WASHINGTON ― U.S. Defense Secretary Mark Esper is pushing back against telecom companies’ efforts to claim mid-band spectrum in their race with China to build the next-generation mobile networks, known as 5G. The U.S. military uses those airwaves for several major weapons systems.

“Private sector wants that. We need that,” spectrum range, Esper said Wednesday before the House Armed Services Committee. "We’re willing to share it. The technology exists, I’m told, to do that. I think that’s the best way to move forward so we can meet the economic priority with the national security priority.”

The comments came as telecommunications executives argue more mid-band spectrum is needed to support deployment of next-generation wireless networks and technology, and as the Federal Communications Commission has initiated proceedings to free up spectrum. Last week, Politico reported the extent to which the White House is under pressure to free up access for a commodity potentially worth billions.

On Feb. 26, Esper touched on the military’s use of the airwaves between 3100 and 3350 MHz for the multibillion-dollar Aegis ship-defense system’s AN/SPY-1 radar and the Airborne Warning And Control System, which is a mobile, long-range radar surveillance and control system for air defense that’s used by the Air Force, as well as other Army and Marine Corps air defense systems.

The Defense Department, Esper said, is investing hundreds of millions of dollars in the technology and will set up facilities at four installations where it will invite companies in to test their 5G prototypes.

This January, the National Telecommunications and Information Administration released a technical report on potential spectrum sharing within the 3450-3550 MHz band that saw potential in time-based sharing, but suggested more study. That band is home to ship-borne navigational radars and dozens of ground-based radars, as well as Air Force’s Station Keeping Equipment radar systems.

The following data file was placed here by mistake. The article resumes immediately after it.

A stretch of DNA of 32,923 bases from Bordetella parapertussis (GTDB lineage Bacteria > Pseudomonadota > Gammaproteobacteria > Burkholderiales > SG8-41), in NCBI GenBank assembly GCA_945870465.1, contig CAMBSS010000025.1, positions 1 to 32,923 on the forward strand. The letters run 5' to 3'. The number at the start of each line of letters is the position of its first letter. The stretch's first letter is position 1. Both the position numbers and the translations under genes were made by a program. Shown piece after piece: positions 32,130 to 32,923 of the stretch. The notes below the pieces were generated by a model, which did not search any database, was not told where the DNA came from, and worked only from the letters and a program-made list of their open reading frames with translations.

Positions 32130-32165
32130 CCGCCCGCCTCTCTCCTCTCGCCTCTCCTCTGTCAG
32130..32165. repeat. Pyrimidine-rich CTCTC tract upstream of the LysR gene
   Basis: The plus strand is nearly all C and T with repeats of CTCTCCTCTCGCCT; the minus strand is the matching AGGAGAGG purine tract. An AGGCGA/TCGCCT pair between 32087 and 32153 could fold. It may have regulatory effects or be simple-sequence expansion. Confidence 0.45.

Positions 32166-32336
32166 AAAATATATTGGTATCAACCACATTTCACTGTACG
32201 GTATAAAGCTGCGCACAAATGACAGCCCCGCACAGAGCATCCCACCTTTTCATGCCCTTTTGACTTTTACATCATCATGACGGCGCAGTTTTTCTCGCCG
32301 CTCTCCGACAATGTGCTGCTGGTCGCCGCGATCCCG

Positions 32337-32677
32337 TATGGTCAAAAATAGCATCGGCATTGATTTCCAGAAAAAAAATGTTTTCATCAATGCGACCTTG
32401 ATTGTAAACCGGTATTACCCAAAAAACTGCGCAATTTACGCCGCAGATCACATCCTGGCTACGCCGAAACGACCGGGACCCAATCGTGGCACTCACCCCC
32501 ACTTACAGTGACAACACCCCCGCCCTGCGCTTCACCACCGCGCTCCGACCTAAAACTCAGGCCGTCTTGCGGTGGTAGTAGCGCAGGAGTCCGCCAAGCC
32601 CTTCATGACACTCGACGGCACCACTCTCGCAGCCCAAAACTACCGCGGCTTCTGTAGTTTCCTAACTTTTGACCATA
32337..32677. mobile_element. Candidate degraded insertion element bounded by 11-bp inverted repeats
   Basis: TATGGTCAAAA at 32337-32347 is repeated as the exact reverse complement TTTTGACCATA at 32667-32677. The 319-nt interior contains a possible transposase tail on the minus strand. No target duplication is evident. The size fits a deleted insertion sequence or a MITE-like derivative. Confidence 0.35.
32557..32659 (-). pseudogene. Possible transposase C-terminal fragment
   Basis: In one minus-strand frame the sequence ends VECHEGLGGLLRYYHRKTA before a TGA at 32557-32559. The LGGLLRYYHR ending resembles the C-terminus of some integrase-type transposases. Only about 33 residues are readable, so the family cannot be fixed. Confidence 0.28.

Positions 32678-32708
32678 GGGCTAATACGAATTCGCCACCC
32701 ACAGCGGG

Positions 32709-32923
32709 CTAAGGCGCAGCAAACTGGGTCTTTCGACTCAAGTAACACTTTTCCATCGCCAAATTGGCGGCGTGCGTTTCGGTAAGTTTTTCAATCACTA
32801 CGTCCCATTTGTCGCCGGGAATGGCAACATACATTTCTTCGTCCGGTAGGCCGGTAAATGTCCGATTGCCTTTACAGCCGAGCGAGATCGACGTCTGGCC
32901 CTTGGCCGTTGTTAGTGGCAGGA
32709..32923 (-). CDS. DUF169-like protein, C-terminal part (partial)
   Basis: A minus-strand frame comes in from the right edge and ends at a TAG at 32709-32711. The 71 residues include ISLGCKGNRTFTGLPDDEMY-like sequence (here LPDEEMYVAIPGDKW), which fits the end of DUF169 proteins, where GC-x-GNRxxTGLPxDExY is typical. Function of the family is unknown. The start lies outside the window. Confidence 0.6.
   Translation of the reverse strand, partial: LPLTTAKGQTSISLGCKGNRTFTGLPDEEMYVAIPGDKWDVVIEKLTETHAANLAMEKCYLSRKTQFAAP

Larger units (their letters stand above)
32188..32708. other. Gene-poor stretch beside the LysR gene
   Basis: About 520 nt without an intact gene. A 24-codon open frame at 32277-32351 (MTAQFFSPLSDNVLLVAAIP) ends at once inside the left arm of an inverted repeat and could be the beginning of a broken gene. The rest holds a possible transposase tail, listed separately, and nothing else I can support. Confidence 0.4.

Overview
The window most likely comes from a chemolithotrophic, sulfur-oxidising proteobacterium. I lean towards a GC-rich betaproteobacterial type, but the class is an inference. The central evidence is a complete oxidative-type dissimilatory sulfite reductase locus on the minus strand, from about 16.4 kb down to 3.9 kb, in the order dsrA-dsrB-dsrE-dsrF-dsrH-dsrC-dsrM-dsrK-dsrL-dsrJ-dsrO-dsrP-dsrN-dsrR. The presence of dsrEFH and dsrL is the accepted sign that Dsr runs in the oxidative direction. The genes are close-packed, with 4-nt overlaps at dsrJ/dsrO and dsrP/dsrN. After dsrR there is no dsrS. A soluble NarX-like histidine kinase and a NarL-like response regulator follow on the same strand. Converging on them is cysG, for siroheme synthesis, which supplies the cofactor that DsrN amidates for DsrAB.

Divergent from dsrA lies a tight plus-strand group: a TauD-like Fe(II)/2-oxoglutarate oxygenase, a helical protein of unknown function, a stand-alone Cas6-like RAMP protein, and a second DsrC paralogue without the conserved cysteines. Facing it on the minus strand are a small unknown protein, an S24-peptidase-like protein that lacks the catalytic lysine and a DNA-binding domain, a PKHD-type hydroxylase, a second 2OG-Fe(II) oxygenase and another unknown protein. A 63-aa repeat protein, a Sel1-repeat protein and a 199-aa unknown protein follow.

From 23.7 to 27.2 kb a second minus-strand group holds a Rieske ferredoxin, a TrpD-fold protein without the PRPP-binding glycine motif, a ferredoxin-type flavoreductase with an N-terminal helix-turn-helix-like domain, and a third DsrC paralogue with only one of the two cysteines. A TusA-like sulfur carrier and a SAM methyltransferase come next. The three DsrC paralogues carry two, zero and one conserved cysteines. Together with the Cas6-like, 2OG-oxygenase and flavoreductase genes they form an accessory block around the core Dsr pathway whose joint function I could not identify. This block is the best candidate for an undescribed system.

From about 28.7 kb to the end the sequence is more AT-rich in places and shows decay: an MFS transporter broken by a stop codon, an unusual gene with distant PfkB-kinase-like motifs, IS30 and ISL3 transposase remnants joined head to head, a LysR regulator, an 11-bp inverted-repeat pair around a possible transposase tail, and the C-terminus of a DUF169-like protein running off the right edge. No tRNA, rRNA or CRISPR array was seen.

Last month, in preparation for a potential public auction of priority access licenses within the 3450-3550 MHz band, Department of Commerce estimated the cost of sharing the band could total $98 million across the Defense Department.

As the United States lags China in the race for 5G development, Washington has been warning other countries to be wary of Chinese investment and influence and lobbying them to ban Chinese tech giant Huawei from involvement in the network because of cyberespionage concerns.

Meanwhile, the Pentagon is being pressed from industry and some lawmakers to balance its operational needs against the economic and technological benefits expected to come with 5G’s improvements in data speed, volume and latency over fourth-generation networks.

According to a Defense Innovation Board report last year, the upside for the Pentagon is that 5G should yield improvements in decision-making and battlefield communications ― both advantages a competitor would gain, should it develop 5G first.

That report also found that while sharing spectrum risks security vulnerabilities and connectivity interruptions for DoD operators, it could also, “allow military traffic to ‘hide in plain sight’ as traffic becomes more difficult to see and isolate.”

Joe Gould was the senior Pentagon reporter for Defense News, covering the intersection of national security policy, politics and the defense industry. He had previously served as Congress reporter.

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